Does geography matter in a digital marketplace?

There's quite a prize awaiting the city that wins the fight to home Amazon's second physical headquarters. The budget for the building itself is said to be around the $5 billion mark just to get it up and running. Then the new HQ is expected to bring with it some 50,000 jobs, and hardly at entry-level wages. According to the latest reports, 238 cities and regions in North America have submitted proposals to the online giant to try and attract the firm in their direction.

It's unsurprising so many responded to Amazon's invitation to tender. Its first headquarters, in Seattle, is said by Amazon to have brought an "additional $38 billion to the city's economy". Even if you don't take Amazon's figures at face value, its presence will still bring a hefty amount of change to wherever it chooses to locate.

But why? For a business that trades online, why does this matter?

Well, the fact that the existing main headquarters houses some 40,000 people and is hitting capacity is an obvious answer. The headcount needed to keep Amazon's products and services going is substantive. But also, the firm continues to look to attract technology talent talent that's likely to gravitate towards a big city, perhaps one other than Seattle.

It's thus likely, once the tendering is done, that Amazon will eventually plump for a larger, more built-up area for its second major US base, because that's where it stands a better chance of recruiting. For all the tenders that are being submitted, the smart money's on somewhere built up, a major city perhaps, where people under 30 are likely to want to live. An out-of-town campus may hold more appeal for workers with families, but for new up-and-coming talent nearer the start of their careers, a New York-alike is likely to be a much bigger magnet.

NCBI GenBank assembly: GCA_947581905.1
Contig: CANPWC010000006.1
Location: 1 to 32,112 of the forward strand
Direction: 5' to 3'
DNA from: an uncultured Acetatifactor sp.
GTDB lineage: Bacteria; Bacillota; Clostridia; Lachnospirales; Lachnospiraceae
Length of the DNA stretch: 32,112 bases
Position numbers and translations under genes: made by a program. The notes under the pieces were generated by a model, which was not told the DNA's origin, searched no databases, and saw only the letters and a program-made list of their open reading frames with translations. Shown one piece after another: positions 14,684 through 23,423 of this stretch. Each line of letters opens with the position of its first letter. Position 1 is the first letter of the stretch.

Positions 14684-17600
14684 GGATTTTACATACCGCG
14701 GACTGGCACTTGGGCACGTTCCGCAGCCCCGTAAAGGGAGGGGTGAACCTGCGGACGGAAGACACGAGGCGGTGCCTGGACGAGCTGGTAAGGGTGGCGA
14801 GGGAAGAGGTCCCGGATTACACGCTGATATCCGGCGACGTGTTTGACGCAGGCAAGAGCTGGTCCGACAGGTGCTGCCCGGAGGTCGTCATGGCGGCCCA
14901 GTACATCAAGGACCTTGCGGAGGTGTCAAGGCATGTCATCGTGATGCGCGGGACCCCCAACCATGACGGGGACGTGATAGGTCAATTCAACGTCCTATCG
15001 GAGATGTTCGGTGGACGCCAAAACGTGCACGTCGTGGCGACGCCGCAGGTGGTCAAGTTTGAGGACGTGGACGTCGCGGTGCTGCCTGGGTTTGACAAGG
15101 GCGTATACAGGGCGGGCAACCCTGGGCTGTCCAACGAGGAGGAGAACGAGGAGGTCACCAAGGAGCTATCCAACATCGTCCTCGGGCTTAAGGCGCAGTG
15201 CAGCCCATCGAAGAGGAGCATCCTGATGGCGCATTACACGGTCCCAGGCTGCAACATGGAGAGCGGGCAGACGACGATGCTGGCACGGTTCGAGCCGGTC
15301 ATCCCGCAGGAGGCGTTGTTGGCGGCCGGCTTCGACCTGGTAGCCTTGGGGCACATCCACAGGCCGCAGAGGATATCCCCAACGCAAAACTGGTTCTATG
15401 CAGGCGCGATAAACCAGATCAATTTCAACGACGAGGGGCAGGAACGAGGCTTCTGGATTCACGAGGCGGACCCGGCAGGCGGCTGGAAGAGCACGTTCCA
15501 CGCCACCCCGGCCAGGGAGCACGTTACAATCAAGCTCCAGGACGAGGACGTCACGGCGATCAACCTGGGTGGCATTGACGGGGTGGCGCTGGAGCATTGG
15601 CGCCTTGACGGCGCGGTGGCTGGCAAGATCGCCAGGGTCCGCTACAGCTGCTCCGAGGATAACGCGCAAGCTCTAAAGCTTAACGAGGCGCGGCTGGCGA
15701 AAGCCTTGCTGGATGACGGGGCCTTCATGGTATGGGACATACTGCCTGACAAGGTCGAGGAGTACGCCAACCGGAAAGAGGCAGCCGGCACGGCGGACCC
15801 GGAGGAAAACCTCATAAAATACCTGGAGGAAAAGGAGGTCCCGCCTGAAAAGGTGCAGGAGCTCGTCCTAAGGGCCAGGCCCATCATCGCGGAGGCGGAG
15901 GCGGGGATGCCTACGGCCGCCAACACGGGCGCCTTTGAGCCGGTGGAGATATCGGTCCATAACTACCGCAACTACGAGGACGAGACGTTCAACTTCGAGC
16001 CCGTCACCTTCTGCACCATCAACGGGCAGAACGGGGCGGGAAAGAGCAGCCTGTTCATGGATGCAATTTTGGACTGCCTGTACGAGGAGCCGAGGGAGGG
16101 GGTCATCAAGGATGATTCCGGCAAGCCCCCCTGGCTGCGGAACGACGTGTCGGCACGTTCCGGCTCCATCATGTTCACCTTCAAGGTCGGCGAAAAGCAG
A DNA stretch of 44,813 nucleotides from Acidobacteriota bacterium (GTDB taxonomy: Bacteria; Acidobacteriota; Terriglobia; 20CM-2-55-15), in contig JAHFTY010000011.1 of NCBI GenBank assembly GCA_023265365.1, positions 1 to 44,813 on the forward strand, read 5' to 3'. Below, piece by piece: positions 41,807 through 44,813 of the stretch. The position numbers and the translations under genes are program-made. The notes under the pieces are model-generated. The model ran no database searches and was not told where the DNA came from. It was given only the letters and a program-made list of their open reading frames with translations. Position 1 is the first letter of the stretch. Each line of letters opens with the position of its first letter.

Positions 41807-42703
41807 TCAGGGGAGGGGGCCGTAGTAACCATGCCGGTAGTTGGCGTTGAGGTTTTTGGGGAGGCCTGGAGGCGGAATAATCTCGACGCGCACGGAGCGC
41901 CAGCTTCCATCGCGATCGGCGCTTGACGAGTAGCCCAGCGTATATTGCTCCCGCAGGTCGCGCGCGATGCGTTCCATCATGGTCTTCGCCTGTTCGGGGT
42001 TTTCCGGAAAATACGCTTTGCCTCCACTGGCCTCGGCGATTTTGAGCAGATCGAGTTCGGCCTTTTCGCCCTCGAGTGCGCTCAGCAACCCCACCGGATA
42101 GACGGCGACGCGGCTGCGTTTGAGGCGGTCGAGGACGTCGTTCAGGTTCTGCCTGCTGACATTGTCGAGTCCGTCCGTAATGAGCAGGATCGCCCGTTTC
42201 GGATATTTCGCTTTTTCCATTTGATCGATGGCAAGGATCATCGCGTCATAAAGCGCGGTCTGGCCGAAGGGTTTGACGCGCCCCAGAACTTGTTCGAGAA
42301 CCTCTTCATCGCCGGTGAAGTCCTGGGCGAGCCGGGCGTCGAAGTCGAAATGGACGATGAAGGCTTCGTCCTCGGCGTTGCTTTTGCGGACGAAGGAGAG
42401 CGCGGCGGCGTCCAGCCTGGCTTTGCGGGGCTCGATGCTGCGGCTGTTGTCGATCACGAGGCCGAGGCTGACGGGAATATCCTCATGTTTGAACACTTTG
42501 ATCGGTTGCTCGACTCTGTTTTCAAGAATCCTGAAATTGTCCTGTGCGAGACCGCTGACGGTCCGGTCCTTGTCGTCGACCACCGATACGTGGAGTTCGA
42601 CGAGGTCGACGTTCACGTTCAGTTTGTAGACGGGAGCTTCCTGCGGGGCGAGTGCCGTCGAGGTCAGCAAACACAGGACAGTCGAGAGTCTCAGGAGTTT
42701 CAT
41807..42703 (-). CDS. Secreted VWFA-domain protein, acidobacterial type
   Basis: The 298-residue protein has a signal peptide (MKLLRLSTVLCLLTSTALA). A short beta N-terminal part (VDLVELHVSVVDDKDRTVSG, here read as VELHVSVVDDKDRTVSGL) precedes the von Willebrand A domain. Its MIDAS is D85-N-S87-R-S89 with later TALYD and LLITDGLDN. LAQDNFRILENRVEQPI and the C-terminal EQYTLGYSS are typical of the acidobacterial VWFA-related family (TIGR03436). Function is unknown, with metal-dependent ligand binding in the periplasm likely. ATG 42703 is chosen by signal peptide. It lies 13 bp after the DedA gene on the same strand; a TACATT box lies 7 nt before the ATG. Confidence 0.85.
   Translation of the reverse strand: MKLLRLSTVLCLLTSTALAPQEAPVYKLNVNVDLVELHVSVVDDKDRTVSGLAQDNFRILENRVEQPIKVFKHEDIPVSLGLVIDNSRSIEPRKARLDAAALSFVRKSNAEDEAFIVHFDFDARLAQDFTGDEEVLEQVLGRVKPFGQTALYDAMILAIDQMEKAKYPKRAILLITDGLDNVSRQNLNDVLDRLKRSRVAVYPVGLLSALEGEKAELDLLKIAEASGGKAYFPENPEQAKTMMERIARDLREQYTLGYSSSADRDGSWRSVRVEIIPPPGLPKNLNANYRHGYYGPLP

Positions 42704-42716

And it's this that goes to the heart of the conundrum that Amazon and many tech giants are facing when they hit a certain size: geography matters more than people give it credit for. Just because 99.9% of its customers wouldn't know that Amazon's HQ is Seattle, doesn't mean it doesn't help underpin the services the company offers.

It's little secret, too, that Amazon is still growing, and needs physical space to be able to do that. Furthermore, once a company gets to a certain position, its demands for talent increase. When you're a market leader, you don't want to be overtaken. The core infrastructure grows, and the need to have human beings at the pump increases. In Amazon's case, it's a hefty physical infrastructure too, especially as it rolls out two hour delivery slots in certain areas.

But is geography that important to everyone? Probably not.

The other side of the argument is that for smaller, nimbler operations, the eradication of a geographical requirement is a boon, and a major cost saving. It's little secret that society is gradually becoming more freelance-driven and edging towards an agile working mechanic that sees armies of people working from home in assorted nightwear. For start-ups in particular, this is invaluable.

But even so, the office remains of value as a central hub to meet and talk to people, build up contacts, spot opportunities and get noticed. It's no coincidence that most contract workers started as PAYE somewhere and built their contacts book up that way.

In the digital world, without the need for physical storefronts, what and where the geographical office is and looks like is still, for the majority, arguably of less importance. But it still needs to be reachable, and whilst cloud working, for instance, has revolutionised mobile working, it hasn't eradicated the need for some kind of physical base, and a human being on the end of a phone. Does geography matter? Less than it once was (particularly as companies look to site locations in tax-advantageous locations), but it's still very much got a part to play, particularly as organisations look to grow and build. Outside of the prestige of having a glossy base, a communal workplace yields dividends that struggle to be measured on a spreadsheet.

As for Amazon, its contest is set to go into next year. The firm is to hammer out a shortlist and will be conducting the necessary site and area visits in 2018. A decision will then be made next year too, and the path to construction will begin in earnest. Other companies of such size wanting to attract the best talent they can may have to follow that lead. Everyone else? Barriers are lower than they were, but the leap from being a small to a bigger business might just be bigger than ever.